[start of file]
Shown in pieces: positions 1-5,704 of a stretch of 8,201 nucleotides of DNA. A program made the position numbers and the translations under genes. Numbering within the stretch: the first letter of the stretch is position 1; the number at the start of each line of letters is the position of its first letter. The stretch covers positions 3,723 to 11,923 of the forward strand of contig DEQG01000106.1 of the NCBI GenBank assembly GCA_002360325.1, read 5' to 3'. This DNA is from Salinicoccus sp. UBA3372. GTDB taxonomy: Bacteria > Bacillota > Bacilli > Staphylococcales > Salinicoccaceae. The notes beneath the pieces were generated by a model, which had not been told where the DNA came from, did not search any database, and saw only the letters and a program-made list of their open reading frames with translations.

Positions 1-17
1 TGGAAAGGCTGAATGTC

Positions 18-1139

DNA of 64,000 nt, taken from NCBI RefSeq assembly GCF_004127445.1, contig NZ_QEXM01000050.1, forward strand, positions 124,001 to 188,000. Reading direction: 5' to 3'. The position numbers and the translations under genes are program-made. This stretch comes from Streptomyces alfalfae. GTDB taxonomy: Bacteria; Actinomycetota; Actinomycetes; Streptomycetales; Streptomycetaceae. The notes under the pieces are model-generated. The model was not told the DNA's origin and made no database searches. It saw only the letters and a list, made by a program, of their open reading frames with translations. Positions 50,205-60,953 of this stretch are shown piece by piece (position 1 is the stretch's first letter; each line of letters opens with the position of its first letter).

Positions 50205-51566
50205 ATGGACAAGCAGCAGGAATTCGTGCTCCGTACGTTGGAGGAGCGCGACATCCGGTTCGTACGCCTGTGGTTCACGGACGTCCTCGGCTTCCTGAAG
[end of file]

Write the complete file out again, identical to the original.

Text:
Shown in pieces: positions 1-5,704 of a stretch of 8,201 nucleotides of DNA. A program made the position numbers and the translations under genes. Numbering within the stretch: the first letter of the stretch is position 1; the number at the start of each line of letters is the position of its first letter. The stretch covers positions 3,723 to 11,923 of the forward strand of contig DEQG01000106.1 of the NCBI GenBank assembly GCA_002360325.1, read 5' to 3'. This DNA is from Salinicoccus sp. UBA3372. GTDB taxonomy: Bacteria > Bacillota > Bacilli > Staphylococcales > Salinicoccaceae. The notes beneath the pieces were generated by a model, which had not been told where the DNA came from, did not search any database, and saw only the letters and a program-made list of their open reading frames with translations.

Positions 1-17
1 TGGAAAGGCTGAATGTC

Positions 18-1139

DNA of 64,000 nt, taken from NCBI RefSeq assembly GCF_004127445.1, contig NZ_QEXM01000050.1, forward strand, positions 124,001 to 188,000. Reading direction: 5' to 3'. The position numbers and the translations under genes are program-made. This stretch comes from Streptomyces alfalfae. GTDB taxonomy: Bacteria; Actinomycetota; Actinomycetes; Streptomycetales; Streptomycetaceae. The notes under the pieces are model-generated. The model was not told the DNA's origin and made no database searches. It saw only the letters and a list, made by a program, of their open reading frames with translations. Positions 50,205-60,953 of this stretch are shown piece by piece (position 1 is the stretch's first letter; each line of letters opens with the position of its first letter).

Positions 50205-51566
50205 ATGGACAAGCAGCAGGAATTCGTGCTCCGTACGTTGGAGGAGCGCGACATCCGGTTCGTACGCCTGTGGTTCACGGACGTCCTCGGCTTCCTGAAG